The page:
Taiwan presidential front-runner picks former de facto ambassador to U.S. as running mate

Taiwan Vice President William Lai, left, the candidate for presidential election of the ruling Democratic Progressive Party (DPP), answers a question as he was with his vice president candidate Hsiao Bi-kim, former Taiwanese representative to the United States, during a news conference in Taipei, Taiwan, Monday, Nov. 20, 2023. (AP Photo/Chiang Ying-ying)

(ChiangYing-ying / Associated Press)

Taiwan presidential front-runner picks former de facto ambassador to U.S. as running mate

Nov. 20, 2023

The front-runner in Taiwans presidential race has picked the former de facto ambassador to the United States as his vice presidential candidate.

Vice President William Lai announced Monday on his Facebook page the nomination of Hsiao Bi-khim who was born in Japan to a Taiwanese father and an American mother as his running mate in Januarys elections. His choice would likely bolster support among backers of his ruling Democratic Progressive Party, which has long defied Beijings demands to return the island under the rule of the authoritarian Communist Party.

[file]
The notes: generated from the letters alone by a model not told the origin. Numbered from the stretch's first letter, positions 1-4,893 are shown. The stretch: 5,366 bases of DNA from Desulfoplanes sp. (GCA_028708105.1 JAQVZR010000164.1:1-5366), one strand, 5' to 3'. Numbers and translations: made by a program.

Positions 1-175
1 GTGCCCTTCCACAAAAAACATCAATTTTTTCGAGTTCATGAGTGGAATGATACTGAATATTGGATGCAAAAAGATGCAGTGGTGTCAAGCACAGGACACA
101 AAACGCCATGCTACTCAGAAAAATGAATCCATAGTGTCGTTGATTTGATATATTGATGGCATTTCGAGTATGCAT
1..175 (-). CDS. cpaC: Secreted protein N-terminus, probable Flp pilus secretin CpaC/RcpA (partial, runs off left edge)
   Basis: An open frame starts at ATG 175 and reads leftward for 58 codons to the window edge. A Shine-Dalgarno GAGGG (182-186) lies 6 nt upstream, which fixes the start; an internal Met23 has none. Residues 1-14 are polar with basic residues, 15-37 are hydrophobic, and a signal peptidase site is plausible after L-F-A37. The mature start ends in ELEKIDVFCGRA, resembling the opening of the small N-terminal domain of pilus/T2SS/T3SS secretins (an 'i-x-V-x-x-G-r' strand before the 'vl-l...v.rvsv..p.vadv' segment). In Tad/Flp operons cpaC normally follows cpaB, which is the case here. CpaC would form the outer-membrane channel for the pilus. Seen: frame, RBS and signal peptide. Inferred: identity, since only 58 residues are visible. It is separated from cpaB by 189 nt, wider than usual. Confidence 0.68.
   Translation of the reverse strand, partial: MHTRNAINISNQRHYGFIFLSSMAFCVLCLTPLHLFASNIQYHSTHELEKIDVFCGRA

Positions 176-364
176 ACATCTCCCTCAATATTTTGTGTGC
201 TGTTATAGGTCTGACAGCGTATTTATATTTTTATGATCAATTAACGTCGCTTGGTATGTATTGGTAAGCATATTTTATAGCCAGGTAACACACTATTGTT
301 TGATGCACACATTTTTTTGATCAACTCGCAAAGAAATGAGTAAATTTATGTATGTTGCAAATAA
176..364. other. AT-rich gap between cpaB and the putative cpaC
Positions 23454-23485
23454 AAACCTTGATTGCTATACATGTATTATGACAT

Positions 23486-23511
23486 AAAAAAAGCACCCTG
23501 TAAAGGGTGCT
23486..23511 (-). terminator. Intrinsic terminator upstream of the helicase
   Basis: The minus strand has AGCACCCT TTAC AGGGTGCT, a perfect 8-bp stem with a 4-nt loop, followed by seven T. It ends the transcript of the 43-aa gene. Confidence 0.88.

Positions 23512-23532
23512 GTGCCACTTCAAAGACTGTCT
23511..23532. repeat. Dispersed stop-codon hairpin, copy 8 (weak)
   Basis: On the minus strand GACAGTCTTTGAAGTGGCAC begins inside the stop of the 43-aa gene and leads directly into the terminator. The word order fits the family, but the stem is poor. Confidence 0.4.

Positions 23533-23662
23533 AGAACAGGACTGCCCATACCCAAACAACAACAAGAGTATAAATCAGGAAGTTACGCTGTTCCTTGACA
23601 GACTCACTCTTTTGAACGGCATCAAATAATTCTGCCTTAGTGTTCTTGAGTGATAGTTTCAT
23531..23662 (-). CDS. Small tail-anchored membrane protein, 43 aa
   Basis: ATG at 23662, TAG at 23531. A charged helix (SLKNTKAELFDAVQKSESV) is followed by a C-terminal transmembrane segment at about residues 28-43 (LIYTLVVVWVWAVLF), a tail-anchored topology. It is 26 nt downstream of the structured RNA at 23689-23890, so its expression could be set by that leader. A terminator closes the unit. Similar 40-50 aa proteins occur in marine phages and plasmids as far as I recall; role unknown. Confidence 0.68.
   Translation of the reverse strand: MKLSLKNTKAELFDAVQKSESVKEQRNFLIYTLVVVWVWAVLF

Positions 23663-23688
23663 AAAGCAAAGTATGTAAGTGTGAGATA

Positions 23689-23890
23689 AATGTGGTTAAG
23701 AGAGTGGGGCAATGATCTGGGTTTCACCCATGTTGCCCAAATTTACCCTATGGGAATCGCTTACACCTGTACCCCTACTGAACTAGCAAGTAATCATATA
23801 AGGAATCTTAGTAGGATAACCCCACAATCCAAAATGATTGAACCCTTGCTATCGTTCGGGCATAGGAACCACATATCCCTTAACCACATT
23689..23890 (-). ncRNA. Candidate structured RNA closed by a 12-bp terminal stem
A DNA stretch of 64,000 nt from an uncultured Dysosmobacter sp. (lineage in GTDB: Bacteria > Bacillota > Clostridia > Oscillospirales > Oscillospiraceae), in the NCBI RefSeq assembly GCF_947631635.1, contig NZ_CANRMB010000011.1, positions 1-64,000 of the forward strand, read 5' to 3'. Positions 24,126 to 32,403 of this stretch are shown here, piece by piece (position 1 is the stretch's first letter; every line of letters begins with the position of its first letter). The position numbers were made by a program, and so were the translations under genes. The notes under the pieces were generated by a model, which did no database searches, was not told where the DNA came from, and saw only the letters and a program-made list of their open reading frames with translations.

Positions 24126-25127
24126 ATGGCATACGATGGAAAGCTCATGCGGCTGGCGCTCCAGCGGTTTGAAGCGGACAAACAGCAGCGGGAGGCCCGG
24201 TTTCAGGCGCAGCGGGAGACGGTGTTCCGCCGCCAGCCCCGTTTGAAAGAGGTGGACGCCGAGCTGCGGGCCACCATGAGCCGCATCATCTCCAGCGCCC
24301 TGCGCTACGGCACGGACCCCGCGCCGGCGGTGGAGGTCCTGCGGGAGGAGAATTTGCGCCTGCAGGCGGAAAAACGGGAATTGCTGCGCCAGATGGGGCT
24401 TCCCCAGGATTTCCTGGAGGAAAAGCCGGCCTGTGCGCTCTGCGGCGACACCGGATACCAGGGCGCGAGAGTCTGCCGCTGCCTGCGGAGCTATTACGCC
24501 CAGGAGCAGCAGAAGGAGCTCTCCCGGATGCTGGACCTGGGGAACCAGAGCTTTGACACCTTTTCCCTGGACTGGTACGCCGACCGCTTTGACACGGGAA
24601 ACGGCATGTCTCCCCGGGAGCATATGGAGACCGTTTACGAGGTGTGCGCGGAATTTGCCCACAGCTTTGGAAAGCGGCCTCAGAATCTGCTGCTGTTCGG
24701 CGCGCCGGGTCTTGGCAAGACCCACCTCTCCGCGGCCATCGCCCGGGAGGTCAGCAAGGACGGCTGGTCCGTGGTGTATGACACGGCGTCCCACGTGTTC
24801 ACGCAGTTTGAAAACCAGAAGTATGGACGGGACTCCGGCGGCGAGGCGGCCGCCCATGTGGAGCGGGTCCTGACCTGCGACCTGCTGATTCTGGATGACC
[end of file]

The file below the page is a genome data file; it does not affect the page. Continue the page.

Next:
Lai and Hsiao face a divided opposition, led by the Nationalist Party, also known as the Kuomintang, or KMT, which has sought to draw independent candidates to its ticket. Polls show that Lai is ahead, but China is believed to be seeking to influence business groups and media.

Lai currently serves as vice president to President Tsai Ing-wen, who is barred by term limits from running for a third four-year term. In his Facebook post, Tsai said Hsiao had been crucial to cooperation with the U.S., Taiwan’s chief ally.

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This team, following President Tsai’s eight years in power, is completely prepared to withstand all challenges, both domestically and from China, Lai’s post said.

Hsiao later told a news conference that she had been prepared well to deal with a range of challenges by her upbringing, her years as a legislator representing eastern Taiwan and her eight years as Taiwan’s representative in Washington.

Taiwan faces threats to its democracy from within and to its security from outside, but there is no way I can avoid this, said Hsiao, 52, who was partly raised in New Jersey and has degrees from Oberlin College and Columbia University.